1 Samuel 25


‘Now Samuel died, and all Israel assembled and mourned for him; and they buried him at his home in Ramah.’ 1 Samuel 25:1

The Death Of Samuel

The chapter begins by informing us about the death of Samuel the prophet and judge, and it’s clear that a lot of people loved him because all of Israel gathered and mourned for him.

It’s interesting that although Samuel was a great prophet and judge, only one verse in the whole of the Bible covers his funeral. Just because he ceased to exist physically doesn’t mean he ceased to exist, in other words, he will continue to live in heaven.

Samuel was buried in his home in Ramah, this isn’t speaking about his house because if he was buried in his house, then his house would have become unclean. It’s likely he was buried in the garden or courtyard of his home, 2 Chronicles 3:20 / 2 Kings 21:18.

David, Nabal And Abigail

‘Then David moved down into the Desert of Paran. A certain man in Maon, who had property there at Carmel, was very wealthy. He had a thousand goats and three thousand sheep, which he was shearing in Carmel. His name was Nabal and his wife’s name was Abigail. She was an intelligent and beautiful woman, but her husband was surly and mean in his dealings—he was a Calebite. While David was in the wilderness, he heard that Nabal was shearing sheep. So he sent ten young men and said to them, ‘Go up to Nabal at Carmel and greet him in my name. Say to him: ‘Long life to you! Good health to you and your household! And good health to all that is yours! ‘Now I hear that it is sheepshearing time. When your shepherds were with us, we did not mistreat them, and the whole time they were at Carmel nothing of theirs was missing. Ask your own servants and they will tell you. Therefore be favourable toward my men, since we come at a festive time. Please give your servants and your son David whatever you can find for them.’ When David’s men arrived, they gave Nabal this message in David’s name. Then they waited.’ 1 Samuel 25:2-9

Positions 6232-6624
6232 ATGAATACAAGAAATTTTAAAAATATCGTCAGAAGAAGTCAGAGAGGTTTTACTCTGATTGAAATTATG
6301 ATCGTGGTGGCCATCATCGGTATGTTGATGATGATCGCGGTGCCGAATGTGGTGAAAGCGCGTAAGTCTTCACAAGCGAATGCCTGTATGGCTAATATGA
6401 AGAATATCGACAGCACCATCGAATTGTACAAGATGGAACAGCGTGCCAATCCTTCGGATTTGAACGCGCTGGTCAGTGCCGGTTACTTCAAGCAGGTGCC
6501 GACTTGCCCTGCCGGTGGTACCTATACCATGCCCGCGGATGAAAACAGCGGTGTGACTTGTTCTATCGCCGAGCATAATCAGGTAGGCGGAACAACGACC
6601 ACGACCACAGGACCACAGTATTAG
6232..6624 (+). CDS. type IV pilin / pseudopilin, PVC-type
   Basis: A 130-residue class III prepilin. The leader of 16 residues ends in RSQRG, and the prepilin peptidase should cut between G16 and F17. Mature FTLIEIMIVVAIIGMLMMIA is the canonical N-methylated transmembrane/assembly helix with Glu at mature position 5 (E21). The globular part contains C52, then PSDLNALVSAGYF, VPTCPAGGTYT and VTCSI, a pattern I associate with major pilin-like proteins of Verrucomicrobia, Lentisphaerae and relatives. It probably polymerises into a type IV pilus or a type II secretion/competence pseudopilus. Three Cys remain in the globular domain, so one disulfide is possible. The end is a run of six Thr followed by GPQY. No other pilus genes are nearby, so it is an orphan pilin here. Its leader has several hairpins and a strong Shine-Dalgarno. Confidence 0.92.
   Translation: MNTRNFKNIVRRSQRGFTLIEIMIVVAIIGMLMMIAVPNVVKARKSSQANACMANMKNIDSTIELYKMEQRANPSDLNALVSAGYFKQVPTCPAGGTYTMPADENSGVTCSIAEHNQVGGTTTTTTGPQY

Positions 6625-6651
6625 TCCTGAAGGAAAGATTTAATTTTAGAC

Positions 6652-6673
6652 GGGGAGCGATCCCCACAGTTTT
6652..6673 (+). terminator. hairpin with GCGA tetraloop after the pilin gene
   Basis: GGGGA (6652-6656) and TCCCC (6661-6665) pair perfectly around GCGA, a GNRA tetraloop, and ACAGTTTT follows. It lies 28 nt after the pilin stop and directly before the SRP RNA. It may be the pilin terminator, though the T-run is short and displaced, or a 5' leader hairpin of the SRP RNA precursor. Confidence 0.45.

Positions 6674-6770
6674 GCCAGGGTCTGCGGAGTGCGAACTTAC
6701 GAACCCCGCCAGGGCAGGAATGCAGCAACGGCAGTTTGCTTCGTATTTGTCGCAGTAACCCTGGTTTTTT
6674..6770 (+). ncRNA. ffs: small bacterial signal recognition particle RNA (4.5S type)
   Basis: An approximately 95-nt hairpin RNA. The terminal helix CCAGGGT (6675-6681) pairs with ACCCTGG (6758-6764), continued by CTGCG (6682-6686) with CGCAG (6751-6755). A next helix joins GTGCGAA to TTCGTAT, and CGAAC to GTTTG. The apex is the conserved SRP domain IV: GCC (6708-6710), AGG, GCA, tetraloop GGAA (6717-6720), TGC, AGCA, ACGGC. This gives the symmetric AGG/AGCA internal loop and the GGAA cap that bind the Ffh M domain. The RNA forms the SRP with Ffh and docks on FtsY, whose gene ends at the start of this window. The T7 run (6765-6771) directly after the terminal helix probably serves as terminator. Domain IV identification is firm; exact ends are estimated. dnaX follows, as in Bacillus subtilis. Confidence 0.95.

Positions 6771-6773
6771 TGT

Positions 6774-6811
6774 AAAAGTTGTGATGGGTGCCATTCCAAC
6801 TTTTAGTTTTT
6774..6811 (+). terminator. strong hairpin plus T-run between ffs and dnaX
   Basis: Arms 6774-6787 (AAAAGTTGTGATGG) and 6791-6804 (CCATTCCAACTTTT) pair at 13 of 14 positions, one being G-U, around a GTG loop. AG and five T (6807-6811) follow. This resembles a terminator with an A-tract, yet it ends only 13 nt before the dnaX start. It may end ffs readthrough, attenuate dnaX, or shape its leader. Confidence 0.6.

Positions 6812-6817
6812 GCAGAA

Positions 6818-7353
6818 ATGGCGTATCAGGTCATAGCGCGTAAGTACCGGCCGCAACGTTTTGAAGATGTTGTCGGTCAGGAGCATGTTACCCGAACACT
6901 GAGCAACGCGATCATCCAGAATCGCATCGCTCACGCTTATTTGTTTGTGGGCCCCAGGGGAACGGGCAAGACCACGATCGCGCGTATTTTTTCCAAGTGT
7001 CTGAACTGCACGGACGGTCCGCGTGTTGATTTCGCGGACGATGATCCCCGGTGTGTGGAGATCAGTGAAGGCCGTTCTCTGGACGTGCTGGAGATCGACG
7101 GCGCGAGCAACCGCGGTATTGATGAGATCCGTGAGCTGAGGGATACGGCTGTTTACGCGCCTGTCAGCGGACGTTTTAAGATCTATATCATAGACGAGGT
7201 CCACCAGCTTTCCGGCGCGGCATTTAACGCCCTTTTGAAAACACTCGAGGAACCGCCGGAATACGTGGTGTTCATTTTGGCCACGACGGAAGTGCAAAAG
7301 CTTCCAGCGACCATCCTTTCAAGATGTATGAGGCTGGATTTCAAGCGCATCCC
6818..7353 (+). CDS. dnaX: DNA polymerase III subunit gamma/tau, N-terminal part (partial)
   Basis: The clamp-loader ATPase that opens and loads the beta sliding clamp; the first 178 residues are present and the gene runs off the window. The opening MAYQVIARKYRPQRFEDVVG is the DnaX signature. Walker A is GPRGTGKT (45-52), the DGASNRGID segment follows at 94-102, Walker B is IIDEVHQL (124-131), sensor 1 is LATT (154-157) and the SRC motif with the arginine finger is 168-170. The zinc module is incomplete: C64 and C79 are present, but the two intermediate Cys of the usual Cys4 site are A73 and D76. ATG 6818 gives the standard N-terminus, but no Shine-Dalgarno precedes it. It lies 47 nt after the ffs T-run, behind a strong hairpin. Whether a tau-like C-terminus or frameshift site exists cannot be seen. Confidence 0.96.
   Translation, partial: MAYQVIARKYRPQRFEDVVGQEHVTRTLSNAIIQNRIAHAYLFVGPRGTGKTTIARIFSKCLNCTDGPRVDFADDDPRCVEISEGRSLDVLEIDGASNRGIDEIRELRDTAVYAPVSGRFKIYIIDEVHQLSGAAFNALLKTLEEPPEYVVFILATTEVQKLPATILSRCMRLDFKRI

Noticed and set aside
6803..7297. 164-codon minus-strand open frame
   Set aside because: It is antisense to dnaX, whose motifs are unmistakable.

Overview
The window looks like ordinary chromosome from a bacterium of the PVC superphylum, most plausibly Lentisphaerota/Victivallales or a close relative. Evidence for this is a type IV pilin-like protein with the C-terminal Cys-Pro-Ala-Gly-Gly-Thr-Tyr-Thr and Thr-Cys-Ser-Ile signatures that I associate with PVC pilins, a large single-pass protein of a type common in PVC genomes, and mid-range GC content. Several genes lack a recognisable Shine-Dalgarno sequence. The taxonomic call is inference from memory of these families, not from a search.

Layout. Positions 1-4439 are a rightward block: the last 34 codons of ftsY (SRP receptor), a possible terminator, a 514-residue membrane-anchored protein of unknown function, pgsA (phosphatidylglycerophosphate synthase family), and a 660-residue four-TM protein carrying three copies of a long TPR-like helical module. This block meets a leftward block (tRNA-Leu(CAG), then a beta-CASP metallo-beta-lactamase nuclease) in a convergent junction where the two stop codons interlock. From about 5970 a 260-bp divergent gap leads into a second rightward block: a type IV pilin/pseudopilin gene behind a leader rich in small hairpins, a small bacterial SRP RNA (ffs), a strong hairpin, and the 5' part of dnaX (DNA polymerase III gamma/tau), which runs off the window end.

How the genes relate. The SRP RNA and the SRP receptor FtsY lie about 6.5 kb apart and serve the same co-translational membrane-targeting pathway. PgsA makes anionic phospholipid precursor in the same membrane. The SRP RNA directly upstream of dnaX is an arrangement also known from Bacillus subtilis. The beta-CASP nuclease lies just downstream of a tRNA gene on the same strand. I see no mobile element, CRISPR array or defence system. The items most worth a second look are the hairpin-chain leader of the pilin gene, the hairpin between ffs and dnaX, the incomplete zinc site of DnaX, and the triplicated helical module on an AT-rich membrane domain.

After the death of Samuel David moved towards the Desert of Paran where he meets Nabal, a man who had property at Carmel and was very wealthy. This Carmel isn’t the Mount Carmel most people have heard of which was located to the north and on the west coast of Palestine. This Carmel is located at the southern end of the Dead Sea.

Nabal’s wife was called Abigail, who was intelligent and beautiful, unlike her husband who was offensive and corrupt. Nabal’s name means ‘fool,’ or ‘stupid,’ and he certainly lives up to his name.

Notice also he was a Calebite, the Calebites were attached to the tribe of Judah and since Judah would be the tribe most loyal to David. Nabal had evidently inherited the great estate of his ancestor Caleb, but sadly, he didn’t inherit the type of character that belonged to his distinguished ancestor.

David sends out ten young men to ask Nabal to show some hospitality towards them. This was a reasonable request from David because he and his men had protected Nabal’s sheep from raiders that came from the desert, 1 Samuel 23:1-5 / 1 Samuel 30:1-2. It was also a feast day, which meant there would have been more than enough to go around.